In 1923 the American Medical Association approved the principle of "periodic health examinations." A comprehensive physician's manual was published that year and subsequently was revised a number of times. Yet now, 42 years later, there is still no consensus among physicians on what should be included in such an examination. Nor is there complete agreement among the profession on the concept of health examinations.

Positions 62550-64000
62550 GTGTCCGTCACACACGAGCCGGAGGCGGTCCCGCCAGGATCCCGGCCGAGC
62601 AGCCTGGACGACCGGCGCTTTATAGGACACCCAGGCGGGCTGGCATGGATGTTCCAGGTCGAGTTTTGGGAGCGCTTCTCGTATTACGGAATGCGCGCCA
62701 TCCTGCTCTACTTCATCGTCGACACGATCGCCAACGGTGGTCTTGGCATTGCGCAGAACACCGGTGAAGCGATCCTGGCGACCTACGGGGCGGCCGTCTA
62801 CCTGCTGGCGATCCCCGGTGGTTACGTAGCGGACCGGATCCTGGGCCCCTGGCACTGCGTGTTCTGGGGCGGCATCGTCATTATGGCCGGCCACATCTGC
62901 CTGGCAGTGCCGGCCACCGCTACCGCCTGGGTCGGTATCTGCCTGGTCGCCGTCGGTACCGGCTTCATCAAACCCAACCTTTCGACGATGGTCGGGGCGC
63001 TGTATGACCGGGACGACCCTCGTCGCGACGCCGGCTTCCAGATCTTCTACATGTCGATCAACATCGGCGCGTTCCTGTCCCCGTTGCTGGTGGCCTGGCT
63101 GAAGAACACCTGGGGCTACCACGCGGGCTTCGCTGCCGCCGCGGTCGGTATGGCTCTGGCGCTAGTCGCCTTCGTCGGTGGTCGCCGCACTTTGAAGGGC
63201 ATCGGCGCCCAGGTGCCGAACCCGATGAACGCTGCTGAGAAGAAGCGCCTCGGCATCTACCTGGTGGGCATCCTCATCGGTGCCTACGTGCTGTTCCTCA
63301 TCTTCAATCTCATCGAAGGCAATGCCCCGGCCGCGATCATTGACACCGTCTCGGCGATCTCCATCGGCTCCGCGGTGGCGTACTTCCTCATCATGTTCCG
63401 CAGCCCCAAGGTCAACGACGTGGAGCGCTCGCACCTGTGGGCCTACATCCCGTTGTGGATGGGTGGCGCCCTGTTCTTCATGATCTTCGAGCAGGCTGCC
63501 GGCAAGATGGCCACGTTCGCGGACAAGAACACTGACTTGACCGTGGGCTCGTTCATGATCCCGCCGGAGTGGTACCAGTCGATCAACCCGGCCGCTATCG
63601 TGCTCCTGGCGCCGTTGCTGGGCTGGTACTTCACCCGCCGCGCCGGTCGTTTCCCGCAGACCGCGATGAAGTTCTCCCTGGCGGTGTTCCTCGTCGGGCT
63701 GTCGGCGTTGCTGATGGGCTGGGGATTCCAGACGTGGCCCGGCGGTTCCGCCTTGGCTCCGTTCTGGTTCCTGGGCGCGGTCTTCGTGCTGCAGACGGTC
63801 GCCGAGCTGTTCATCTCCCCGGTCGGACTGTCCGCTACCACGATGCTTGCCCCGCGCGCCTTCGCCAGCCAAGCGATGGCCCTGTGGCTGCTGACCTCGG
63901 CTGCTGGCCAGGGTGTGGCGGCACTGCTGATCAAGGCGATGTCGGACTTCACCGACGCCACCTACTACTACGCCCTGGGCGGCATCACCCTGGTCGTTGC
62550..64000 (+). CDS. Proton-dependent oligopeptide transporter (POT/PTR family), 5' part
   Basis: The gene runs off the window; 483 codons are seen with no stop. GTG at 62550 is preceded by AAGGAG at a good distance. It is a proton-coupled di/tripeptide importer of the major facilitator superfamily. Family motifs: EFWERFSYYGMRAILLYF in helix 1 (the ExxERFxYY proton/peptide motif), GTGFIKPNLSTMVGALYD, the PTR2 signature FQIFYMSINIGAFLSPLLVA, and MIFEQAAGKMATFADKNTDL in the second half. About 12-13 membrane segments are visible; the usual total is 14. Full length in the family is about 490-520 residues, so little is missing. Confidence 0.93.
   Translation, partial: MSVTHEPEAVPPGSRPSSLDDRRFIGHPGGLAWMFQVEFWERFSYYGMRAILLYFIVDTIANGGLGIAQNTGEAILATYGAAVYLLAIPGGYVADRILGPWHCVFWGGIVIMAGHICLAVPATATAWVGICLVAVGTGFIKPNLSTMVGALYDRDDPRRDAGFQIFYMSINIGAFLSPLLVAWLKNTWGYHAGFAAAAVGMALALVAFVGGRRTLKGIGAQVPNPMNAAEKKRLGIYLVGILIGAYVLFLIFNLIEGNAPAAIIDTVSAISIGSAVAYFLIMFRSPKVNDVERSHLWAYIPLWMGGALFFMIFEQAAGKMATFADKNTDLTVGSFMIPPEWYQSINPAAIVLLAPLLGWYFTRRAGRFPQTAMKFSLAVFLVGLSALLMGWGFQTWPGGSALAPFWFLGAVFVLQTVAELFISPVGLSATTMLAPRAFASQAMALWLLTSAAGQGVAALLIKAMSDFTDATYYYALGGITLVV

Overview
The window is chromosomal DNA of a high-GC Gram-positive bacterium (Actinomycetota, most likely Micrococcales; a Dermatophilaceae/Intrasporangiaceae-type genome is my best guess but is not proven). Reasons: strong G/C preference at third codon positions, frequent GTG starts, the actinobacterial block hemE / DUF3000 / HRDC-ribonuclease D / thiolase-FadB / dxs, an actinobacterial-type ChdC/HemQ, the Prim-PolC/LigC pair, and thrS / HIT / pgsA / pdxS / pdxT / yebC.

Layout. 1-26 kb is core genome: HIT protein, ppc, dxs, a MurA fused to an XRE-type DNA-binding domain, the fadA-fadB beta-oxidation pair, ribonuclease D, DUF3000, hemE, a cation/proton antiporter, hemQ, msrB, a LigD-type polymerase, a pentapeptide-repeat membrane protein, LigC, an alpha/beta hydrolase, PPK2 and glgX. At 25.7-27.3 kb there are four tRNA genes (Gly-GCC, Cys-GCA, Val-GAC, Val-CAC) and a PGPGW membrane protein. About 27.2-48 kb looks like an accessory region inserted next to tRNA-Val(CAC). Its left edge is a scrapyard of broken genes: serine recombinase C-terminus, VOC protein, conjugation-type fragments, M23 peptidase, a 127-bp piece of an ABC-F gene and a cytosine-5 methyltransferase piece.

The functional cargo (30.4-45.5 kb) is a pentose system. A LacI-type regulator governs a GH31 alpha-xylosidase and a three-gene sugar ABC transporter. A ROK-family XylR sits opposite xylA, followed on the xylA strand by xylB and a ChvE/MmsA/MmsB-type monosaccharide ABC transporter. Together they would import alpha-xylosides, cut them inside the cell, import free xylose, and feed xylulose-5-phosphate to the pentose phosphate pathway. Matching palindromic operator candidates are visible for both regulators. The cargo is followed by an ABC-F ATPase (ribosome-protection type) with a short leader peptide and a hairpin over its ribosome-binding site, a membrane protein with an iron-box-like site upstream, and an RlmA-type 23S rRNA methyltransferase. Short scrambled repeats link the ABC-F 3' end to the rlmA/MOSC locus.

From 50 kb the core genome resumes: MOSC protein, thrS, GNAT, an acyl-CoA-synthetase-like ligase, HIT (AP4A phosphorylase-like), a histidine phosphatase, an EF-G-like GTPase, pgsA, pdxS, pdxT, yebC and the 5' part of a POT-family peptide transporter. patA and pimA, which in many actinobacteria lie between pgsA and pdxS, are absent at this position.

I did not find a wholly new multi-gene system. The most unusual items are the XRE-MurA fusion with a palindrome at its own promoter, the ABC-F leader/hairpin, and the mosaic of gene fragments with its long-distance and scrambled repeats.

As a result, some patients may think they have had a complete physical examination when their visit actually consisted of blood-pressure measurement or a pelvic examination. Other patients may become disillusioned when they receive from different physicians totally different products under the same label of "a health examination." This diversity exists not because of professional ineptitude or personal inertia, but often simply because of a physician's special interest in a particular phase of medicine or family of diseases. These concerns may take precedence in contacts with